Neither Israel nor the United States, or any other "military force in the world has so far found an effective means of intercepting cruise missiles before they strike, unless they are short range," Israeli military intelligence website DEBKAfile reported, citing military experts regarding the Hoveyzeh's successful test.
Pointing to three Iranian missile tests carried out in rapid succession between 29 December and 2 February, the website noted that "by test number three, the Hoveyzeh, which belongs to the Soumar family of cruise missiles, demonstrated that, while the Israel's Defence Ministry Research Administration and the US Missile Defence Agency were intent on developing missiles capable of striking targets outside the earth's atmosphere, the Islamic Republic had succeeded in producing low-flying cruise missiles that fly to target under the radar."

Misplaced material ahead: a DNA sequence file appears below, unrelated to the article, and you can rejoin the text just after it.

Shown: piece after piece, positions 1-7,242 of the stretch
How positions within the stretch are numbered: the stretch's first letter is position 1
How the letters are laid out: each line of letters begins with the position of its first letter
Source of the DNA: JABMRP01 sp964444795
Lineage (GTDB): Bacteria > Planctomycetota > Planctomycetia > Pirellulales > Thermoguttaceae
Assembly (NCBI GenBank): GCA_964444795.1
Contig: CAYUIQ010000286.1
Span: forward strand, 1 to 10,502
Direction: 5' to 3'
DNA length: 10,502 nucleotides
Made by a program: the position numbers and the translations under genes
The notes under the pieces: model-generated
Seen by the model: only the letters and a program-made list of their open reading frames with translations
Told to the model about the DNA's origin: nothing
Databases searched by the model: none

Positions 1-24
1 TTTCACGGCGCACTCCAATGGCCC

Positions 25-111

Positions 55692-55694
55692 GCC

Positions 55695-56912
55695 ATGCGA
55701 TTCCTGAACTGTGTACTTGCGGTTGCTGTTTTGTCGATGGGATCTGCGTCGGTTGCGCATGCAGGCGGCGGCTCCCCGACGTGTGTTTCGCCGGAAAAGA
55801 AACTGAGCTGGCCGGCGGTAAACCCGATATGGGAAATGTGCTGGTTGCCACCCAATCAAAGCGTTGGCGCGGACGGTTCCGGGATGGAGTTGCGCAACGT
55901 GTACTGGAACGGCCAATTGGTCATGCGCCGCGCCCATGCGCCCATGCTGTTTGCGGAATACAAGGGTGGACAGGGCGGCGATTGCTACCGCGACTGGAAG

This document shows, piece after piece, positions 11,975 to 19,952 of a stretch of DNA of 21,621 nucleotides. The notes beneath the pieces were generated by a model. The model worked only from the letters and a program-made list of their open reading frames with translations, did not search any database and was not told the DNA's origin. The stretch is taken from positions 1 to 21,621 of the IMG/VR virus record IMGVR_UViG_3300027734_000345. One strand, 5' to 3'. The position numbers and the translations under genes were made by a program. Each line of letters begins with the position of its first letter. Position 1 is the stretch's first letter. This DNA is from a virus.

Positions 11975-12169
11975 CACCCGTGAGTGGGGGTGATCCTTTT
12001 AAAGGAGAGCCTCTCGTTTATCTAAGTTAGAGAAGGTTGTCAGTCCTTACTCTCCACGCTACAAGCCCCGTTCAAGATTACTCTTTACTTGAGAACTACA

According to DEBKAfile, the only force capable of putting up any sort of real resistance to cruise missiles are US carrier strike groups, "due to the blanket of concentrated radar, sensors and data processing systems thrown up over a vast area by this heavy concentration of warships, surveillance planes and fighter-bombers."
Even in this case, however, the report noted that this capability was limited to broad, mostly smooth sea areas, while being "ineffective against cruise missiles over land."
"Therefore, the successful test of the Hoveyzeh cruise missile is highly significant despite Western attempts to play it down," the military intelligence site warned.
The cruise missile joined the large arsenal of Iranian domestically made short-, medium- and long-range missile systems, which the US, the European Union, Saudi Arabia and Israel have argued are a threat to regional security. Iran has insisted that the missiles were a non-nuclear deterrent, and that their possession was "not negotiable" for the Islamic Republic.